Sir Henry le Scrope, Knight

Male Bef 1268 - 1336  (~ 68 years)


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  • Name Henry le Scrope 
    Title Sir 
    Suffix Knight 
    Born Bef 1268  (Masham, Yorkshire, England) Find all individuals with events at this location  [1, 2
    Gender Male 
    Occupation 16th Lord Chief Justice of England  [2
    Died 7 Sep 1336  [2
    Buried St Agatha's Abbey, Easby, Yorkshire, England Find all individuals with events at this location  [2
    Person ID I46040  The Hennessee Family
    Last Modified 10 Sep 2016 

    Father Sir William le Scrope,   b. ~ 1259, Bolton, North Yorkshire, England Find all individuals with events at this location,   d. ~ 1311  (Age ~ 52 years) 
    Mother Constance Newsham,   b. 1249, Flotmanby, England Find all individuals with events at this location,   d. 0Dec 1320, Bracewell, Yorkshire, England Find all individuals with events at this location  (Age 71 years) 
    Married Y  [1
    Residence (Family) Richmondshire, England Find all individuals with events at this location  [1
    Family ID F16835  Group Sheet  |  Family Chart

    Family Margaret LNU 
    Married Y  [2
    Children 
     1. William le Scrope,   b. (Masham, Yorkshire, England) Find all individuals with events at this location
     2. Stephen le Scrope,   b. (Masham, Yorkshire, England) Find all individuals with events at this location
     3. Sir Richard le Scrope, Knight, 1st Baron Scrope of Bolton,   b. ~ 1327, (Masham, Yorkshire, England) Find all individuals with events at this location,   d. 30 May 1403, Hertfordshire, England Find all individuals with events at this location  (Age ~ 76 years)
    Last Modified 24 Sep 2021 
    Family ID F16838  Group Sheet  |  Family Chart

  • Event Map
    Link to Google MapsBorn - Bef 1268 - (Masham, Yorkshire, England) Link to Google Earth
    Link to Google MapsBuried - - St Agatha's Abbey, Easby, Yorkshire, England Link to Google Earth
     = Link to Google Earth 

  • Notes 
    • Sir Henry le Scrope (b. in or before 1268 - 7 September 1336) was an English lawyer, and Chief Justice of the King's Bench for two periods between 1317 and 1330. He was the eldest son of Sir William le Scrope (c. 1259 - c. 1312), who was bailiff to the earl of Richmond in Richmondshire. Henry’s younger brother Geoffrey was also a lawyer who probably advanced through the influence of his older brother. Geoffrey served as Chief Justice four times between 1324 and 1338.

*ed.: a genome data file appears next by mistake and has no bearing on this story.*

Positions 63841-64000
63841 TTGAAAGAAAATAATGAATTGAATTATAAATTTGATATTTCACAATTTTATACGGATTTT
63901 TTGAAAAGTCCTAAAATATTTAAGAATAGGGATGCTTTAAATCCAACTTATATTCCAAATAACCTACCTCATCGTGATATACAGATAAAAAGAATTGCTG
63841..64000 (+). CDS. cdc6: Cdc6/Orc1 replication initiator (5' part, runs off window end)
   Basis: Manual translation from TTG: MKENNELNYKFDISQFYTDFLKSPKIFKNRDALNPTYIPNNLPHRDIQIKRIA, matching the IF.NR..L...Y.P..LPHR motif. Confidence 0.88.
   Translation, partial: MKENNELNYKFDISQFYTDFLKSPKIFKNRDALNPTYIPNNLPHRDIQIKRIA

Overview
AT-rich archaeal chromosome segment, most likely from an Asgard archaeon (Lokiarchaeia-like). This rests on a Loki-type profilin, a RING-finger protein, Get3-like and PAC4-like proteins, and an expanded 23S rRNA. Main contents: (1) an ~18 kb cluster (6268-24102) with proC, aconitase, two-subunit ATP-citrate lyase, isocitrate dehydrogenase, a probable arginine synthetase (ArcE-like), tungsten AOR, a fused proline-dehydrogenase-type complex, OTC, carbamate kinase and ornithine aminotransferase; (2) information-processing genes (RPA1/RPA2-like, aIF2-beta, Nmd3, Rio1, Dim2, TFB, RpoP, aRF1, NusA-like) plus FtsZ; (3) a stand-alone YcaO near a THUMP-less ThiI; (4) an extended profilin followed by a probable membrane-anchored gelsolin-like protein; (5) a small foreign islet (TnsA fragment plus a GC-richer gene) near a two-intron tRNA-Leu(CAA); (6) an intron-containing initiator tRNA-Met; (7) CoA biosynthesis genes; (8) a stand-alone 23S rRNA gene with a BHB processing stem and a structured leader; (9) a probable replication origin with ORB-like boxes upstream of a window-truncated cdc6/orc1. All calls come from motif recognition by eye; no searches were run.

Henry was an advocate at the King's Bench by 1292, and had various judicial commissions in the years from 1306 to 1308. On 27 November 1308 he was appointed justice of the common pleas. His friendship with, and the work he did for Henry Lacy, earl of Lincoln, helped his advancement at court, where he became a strong supporter of King Edward II. In 1311, after the barons had forced the king to accept the restrictions of the so-called Ordinances, Scrope withdrew from Parliament in protest, but was promptly ordered by the king to return. On 15 June 1317, when the king was once more restored to full power, Scrope was promoted to Chief Justice of the King's Bench. It was during this period (specifically from Hilary term 1319) that he instituted the practice of enrolling cases especially pertaining to the king on separate membranes, what became known as the Rex section.

      In 1322 he received a share of the estates forfeited by the adherents of Thomas, earl of Lancaster, after the earl's failed rebellion at Boroughbridge. The next year, however, Scrope was replaced as Chief Justice for reasons that are not quite clear. Still, he did not entirely fall out of favour at court, and on 10 September was appointed justice of the forests north of Trent. He also had the good will of the new regime under Edward III, and on 5 February 1327 was named 'second justice' of the common pleas. From 28 October 1329 to 19 December 1330, while his brother Geoffrey was abroad, he once more took on the post of Chief Justice of the King's Bench. After this he was made Chief Baron of the Exchequer, a post he held until his death.

      Henry le Scrope was knighted at some point before February 1311. He held extensive possessions all over England, amounting to twenty-one manors all in all, most of them in Yorkshire. He was married to a Margaret, perhaps the daughter of either Lord Ros or Lord Fitzwalter. Together they had three sons. Margaret outlived him until 1357, and after his death married Sir Hugh Mortimer of Chelmarsh, Shropshire. When Sir Henry died on 7 September 1336, he was buried in the Premonstratensian abbey of St Agatha at Easby, close to Richmond. Of his three sons, the eldest, William, was a soldier who distinguished himself in the French and Scottish wars, and died in 1344. The next brother, Stephen, had predeceased William, so the estates passed to Richard Scrope, who subsequently became the first Lord Scrope of Bolton, and chancellor of England.

      References

      Ramsay, Nigel. "Scrope, Sir Henry (b. in or before 1268, d. 1336)". Oxford Dictionary of National Biography (online ed.). Oxford University Press. doi:10.1093/ref:odnb/24957. (Subscription or UK public library membership required.) [2]

  • Sources 
    1. [S6608] "Sir Geoffrey le Scrope (1285 - 2 December 1340)", biography, https://en.wikipedia.org/wiki/Geoffrey_le_Scrope, accessed.

    2. [S6609] "Sir Henry le Scrope (b. in or before 1268 - 7 September 1336)", biography, https://en.wikipedia.org/wiki/Henry_le_Scrop.